Walking briskly in the diamond district of Los Angeles a man wearing shabby clothes hobbled passed me. Our eyes never met as he gazed straight ahead with determination. Although it appeared he was wearing a belt he was struggling to hold up his pants. Either his belt was broken or the waistline of his garment was way too large.
I could have given him my belt. I have plenty of belts. Probably way more than I need. I turned and saw him stumbling further in the distance.
We drop coins into cups and offer the scraps of our food. We are taught to give cheerfully and abundantly without expecting in return, but we hand out a dollar bill from our car windows like the tail of a dead rat. And even though it’s none of our business, we always wonder if the money we give will be used for a bottle of wine or a bag of weed.
In New York there was a guy named Lenny who was an eccentric beggar on 47th St. The word on the street of diamond dealers was that Lenny lost millions in the stock market crash of ‘87. He mumbled nonsense until he passed away a few years ago.
Perhaps this man was like Lenny.
Then my mind flashed about a man who threw the hamburger I gave him in the trash, and the woman who sneered at a taco I offered. But this man seemed different. His eyes shone with blind courage. I could have at least acknowledged him, or said hello. A warm smile and a kind word can be one of the greatest gifts to another. Saying hello would mean, ‘I see you. You are not invisible.’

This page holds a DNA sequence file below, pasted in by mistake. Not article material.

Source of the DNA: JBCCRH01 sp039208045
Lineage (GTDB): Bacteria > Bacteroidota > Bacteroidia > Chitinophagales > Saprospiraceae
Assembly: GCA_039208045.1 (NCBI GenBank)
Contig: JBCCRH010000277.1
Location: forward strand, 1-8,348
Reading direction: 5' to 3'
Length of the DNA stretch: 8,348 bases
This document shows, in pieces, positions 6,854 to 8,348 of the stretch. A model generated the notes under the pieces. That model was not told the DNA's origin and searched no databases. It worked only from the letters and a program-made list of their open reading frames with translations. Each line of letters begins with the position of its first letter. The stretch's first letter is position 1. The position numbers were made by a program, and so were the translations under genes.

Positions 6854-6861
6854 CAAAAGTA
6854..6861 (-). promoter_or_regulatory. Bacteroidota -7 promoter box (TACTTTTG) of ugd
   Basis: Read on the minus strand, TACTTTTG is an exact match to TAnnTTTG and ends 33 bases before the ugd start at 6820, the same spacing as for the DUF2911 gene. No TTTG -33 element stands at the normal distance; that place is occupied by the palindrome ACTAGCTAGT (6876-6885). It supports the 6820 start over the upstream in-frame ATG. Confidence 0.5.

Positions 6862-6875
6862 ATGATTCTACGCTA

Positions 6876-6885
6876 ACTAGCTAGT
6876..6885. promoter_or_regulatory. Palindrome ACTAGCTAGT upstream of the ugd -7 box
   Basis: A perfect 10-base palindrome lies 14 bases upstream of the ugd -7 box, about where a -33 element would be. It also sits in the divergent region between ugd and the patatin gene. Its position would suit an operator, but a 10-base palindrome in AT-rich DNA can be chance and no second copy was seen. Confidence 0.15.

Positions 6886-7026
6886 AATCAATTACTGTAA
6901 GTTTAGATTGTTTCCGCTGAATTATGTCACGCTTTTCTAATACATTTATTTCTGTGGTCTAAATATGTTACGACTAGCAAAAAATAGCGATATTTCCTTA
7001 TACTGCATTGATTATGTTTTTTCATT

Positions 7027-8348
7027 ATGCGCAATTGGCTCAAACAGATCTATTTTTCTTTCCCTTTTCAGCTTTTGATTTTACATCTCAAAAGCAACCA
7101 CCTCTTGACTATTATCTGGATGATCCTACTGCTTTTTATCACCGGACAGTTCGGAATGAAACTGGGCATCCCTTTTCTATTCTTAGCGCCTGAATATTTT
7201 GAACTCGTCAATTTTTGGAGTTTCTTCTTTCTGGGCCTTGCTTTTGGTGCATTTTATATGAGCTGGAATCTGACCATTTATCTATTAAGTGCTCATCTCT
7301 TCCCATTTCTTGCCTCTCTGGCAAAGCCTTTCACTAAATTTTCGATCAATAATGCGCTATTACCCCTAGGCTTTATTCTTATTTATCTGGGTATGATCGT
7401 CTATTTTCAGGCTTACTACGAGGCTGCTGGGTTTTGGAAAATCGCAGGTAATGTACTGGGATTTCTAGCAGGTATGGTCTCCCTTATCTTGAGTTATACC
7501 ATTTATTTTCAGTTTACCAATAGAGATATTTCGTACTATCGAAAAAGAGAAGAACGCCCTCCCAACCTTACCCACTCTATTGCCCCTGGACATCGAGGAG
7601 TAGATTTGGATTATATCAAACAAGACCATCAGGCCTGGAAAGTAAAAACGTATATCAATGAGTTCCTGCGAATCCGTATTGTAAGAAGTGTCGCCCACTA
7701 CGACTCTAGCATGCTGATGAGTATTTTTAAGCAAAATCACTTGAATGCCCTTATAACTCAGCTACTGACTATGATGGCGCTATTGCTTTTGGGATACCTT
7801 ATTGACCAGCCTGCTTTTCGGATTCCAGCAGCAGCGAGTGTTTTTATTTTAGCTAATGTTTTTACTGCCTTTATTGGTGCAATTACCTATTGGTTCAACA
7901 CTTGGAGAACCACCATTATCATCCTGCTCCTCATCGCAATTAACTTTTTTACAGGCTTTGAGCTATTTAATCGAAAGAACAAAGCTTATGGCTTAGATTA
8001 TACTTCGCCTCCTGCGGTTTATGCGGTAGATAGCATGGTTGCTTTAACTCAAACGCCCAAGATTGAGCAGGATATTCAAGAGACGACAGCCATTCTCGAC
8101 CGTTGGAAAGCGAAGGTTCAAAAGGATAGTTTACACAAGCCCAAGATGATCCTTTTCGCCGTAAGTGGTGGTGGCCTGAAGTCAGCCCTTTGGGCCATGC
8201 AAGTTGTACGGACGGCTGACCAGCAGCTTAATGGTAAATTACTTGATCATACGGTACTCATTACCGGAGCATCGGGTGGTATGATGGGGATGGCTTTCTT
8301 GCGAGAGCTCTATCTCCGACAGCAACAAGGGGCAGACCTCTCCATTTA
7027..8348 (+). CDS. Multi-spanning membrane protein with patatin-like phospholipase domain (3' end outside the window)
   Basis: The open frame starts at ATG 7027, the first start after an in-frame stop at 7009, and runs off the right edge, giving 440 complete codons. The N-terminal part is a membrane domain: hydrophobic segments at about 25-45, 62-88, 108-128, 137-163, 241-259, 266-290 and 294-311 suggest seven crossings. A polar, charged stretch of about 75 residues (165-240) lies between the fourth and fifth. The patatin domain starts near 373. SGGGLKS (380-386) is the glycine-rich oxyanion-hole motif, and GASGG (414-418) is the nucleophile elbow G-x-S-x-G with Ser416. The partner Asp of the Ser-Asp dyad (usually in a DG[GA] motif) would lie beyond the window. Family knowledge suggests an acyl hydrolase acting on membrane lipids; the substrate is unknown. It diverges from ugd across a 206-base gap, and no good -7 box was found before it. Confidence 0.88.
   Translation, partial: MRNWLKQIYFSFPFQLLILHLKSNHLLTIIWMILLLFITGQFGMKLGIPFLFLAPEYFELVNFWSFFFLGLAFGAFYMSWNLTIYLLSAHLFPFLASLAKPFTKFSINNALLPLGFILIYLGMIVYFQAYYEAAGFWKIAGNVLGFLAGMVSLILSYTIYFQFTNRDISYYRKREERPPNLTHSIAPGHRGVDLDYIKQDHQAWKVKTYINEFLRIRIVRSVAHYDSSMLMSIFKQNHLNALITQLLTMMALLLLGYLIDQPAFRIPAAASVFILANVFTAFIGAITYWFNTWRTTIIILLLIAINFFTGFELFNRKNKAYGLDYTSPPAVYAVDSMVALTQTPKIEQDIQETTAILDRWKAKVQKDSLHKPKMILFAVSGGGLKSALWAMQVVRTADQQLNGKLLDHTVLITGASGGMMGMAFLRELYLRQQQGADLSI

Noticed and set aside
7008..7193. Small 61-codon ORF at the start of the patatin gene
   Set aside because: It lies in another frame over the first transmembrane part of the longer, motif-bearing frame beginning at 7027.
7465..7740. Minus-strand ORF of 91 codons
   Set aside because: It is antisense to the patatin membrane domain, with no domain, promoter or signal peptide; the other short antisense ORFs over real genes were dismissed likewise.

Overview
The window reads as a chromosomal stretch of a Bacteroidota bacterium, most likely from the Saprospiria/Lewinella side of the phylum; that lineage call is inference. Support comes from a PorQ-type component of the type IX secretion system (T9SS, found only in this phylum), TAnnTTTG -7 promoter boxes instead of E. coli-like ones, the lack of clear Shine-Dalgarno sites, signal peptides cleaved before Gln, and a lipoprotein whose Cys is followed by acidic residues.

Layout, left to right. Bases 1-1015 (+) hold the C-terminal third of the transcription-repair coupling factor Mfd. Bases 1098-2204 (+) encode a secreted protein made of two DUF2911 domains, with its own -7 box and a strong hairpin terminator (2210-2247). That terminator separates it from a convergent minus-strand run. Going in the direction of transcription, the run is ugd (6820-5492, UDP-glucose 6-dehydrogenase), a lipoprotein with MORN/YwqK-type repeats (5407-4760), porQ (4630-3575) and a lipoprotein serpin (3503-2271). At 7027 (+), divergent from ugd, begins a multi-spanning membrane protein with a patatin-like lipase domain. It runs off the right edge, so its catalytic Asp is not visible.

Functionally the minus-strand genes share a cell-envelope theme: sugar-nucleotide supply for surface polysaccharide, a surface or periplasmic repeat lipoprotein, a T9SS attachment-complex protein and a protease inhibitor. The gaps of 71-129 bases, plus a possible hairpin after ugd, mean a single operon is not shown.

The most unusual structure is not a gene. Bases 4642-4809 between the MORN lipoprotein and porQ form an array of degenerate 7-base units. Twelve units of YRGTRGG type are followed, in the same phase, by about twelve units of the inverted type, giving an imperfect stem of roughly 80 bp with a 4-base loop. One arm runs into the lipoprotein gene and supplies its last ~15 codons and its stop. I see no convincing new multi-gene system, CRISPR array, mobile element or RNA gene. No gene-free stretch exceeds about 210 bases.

I looked down and thought we probably wore the same pants size. My pants fit fine. I didn’t even need a belt. I felt a rush to run back, reverse time, and offer my belt. But I didn’t. I just stood frozen in the middle of the busy sidewalk like a fool. It was too late. In the far distance I could see the scruffy man disappear into an alley of garbage dumpsters.
I do not know the moral of this story or the lesson to be learned. But I feel ashamed. This man was not a beggar. He did not hold a cardboard sign or an empty cup to be filled. He asked for nothing.
Then I thought about Lenny again. Although he shouted vulgarities all day long he would sometimes pause to give someone a compliment.
If I reread this many years from now I’m sure I’ll realize I missed the chance to alter the universe. Instead, I gawked at a human in need as I kept checking the time on my gold watch.
And writing this doesn’t make things better. This moment will never repeat itself and I will never see him again.
Oh, well. Gotta move on. Time is money, they say. Must return to the 10th floor to make sure my customer’s two-carat diamond is being set with exquisite perfection.